Sunday, May 1, 2011

How Many Wars Have There Been, Dad?

I asked my son what question he thought I should answer next in this blog. His response: "How many wars have there been in human history?"

Hmph. So much for throwing me a softball! He might as well have asked me how many died on the Eastern Front in World War II. Or how many fought for the Persians at Thermopylae. Or how many bullets were fired in the Civil War. The numbers are unknowable--we can estimate them based on what we do know, but we'll never know for certain.

Still, the question deserves a little attention. The main problem, as I see it, is in the terms: if we could know the numbers, we would still have to define what we mean by war and human history.

Now, HN, that's just stupid, you say. Everybody knows what a war is, and everybody knows what human history is.

Well, maybe. But bear with me. Someone with unlimited time and patience, with access to all the world's existing records, might be able to pore through book after book in library after library and find every recorded instance of war. That would be a complete list, as far as the records go--after all, if it isn't written down, it isn't really part of history. But would it really answer the question? It seems to me an approach like this ignores a huge part of our past. More on that in a bit.

So how should we define a war? You'd think we could say for certain, but a quick glance at our headlines shows we still don't agree on what a war is. Most news outlets will tell you the U.S. is involved in two wars right now--but the military considers Iraq and Afghanistan to be two fronts in the same war, the Global War on Terrorism. Who is right?

And what about the conflicts in Libya and Syria right now? What about Egypt, or Yemen, or Bahrain, or Tunisia? Are those wars? Insurrections? Rebellions? Revolutions? If the rebels lose, will they have been wars, or something else? To the rebels, I think it's safe to say most of these "Arab Spring" movements are wars. To the dictators they seek to throw down, probably not so much--unless the rebels win.

The past gives us plenty of examples, too, as far back as we care to look. What about Israel's incursion into Gaza in 2008-09? What about our own wars against the American Indians--should we count each campaign, or the destruction of each tribe, or each uprising as a single war, or was the whole bloody mess one war from 1865 to 1891? Was France's war in Indochina distinct from ours in Vietnam, or were they parts of the same war?

We can ask the question as far back as Alexander. Should we consider his conquests--of Asia Minor, Persia, Afghanistan, and western India--separate wars? I suspect he would have regarded the whole long march a single glorious string of conquests. I also suspect his adversaries would have considered each of their parts distinct from the others.

But let's say we can reconcile all those. Let's say we can reckon the number of wars of one sort or another during an average year of human history at one. It's probably a low guess, to be honest, but it makes the math easier--and after all, I'm a Histry Nerd, not a math nerd.

So the average number of wars is one--for how many years? We have hard historical evidence of war as far back as the pharaohs of Egypt; the five-thousand-year-old Narmer Palette appears to depict the pharaoh in the act of killing a captive, and another part of the palette shows a row of decapitated corpses. The cultures of the Fertile Crescent--the Sumerians, Assyrians, Hittites, and Babylonians--left similar records.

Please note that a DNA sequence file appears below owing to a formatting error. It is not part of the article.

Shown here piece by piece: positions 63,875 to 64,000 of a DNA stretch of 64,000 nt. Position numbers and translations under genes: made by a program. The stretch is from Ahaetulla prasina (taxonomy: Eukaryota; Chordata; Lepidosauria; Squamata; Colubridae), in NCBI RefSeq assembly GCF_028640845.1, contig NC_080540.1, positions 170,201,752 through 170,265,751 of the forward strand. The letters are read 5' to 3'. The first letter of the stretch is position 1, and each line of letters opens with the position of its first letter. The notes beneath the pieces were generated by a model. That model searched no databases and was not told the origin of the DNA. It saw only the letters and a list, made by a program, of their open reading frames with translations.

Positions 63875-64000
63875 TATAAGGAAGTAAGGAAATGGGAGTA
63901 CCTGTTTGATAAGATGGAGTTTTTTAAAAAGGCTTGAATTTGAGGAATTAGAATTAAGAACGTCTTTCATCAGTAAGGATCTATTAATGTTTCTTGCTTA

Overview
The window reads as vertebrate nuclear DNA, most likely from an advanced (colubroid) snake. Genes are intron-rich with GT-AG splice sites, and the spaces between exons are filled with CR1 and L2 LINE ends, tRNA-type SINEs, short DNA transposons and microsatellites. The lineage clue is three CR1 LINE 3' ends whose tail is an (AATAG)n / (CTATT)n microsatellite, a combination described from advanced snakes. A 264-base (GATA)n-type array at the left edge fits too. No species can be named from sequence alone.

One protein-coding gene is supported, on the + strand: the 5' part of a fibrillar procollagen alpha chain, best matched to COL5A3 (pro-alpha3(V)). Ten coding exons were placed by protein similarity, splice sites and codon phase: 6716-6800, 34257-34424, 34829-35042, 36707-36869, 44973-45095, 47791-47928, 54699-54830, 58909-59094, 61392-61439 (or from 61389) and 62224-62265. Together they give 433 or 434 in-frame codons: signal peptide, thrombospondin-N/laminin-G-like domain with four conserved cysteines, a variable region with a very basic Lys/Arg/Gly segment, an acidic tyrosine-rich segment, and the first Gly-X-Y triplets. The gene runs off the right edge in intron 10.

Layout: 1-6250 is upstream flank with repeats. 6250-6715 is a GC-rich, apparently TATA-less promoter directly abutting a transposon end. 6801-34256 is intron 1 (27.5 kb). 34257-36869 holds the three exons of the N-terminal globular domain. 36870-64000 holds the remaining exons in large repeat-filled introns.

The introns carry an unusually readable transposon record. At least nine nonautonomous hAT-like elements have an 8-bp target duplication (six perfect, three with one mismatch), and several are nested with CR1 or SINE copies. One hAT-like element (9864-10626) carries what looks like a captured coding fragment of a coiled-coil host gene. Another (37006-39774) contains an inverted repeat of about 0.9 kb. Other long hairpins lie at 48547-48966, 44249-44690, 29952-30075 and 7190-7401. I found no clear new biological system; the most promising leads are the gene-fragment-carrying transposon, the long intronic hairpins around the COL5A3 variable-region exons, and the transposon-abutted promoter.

But archeology places war's origins even farther back. Jericho had walls and a tower, all of stone, eight thousand years ago; even if we don't know who threatened the city, we can be sure it was a who rather than a what. If your enemies are wild beasts, walls of earth or timber or thorns will suffice, and you don't need a tower.

And just so we don't leave the question unasked: how many walls of timber or earth already existed before Jericho built its walls of stone? We can't know that answer, either--but we can bet they weren't all for keeping animals out.

So if we take the earlier date, we get eight thousand years with one war apiece. Eight thousand wars in human history. If that sounds like a high number, consider this: the wars I've mentioned in this post--in fact, all the wars I've mentioned in this blog--don't even scratch the surface. For every year in which we can't count a single war in Europe, we can surely find a year with more than one. And that's only in Europe. I haven't even mentioned Africa, or South America, or Australia, or most of North America, or any but the tiniest slice of Asia. If anything, eight thousand is probably a conservative number.

War is part of the human experience. Our need to protect ourselves, or to improve our family's lot, or to seek more than we have--even if it means someone else, or many someones, must die--is universal. Whatever progress we have made in the last decades or centuries does not yet amount to an eyeblink in the scope of our history--and let's not forget the last century was the most violent in history in spite of that progress. It is wishful thinking at its most dangerous to believe we are anywhere near the end of war.

All the more reason to understand our past; perhaps understanding what we have fought over, and why, and how, will help us find ways not to fight over those things in the future. I remain hopeful we can figure it out, all evidence to the contrary notwithstanding. I believe courage is the highest of human qualities, and I have to believe one day we will discover the highest form of courage in something other than killing each other.

So eight thousand, by my very rough estimate, and counting. Let's hope the count ends one day.

Now go get your nerd on!

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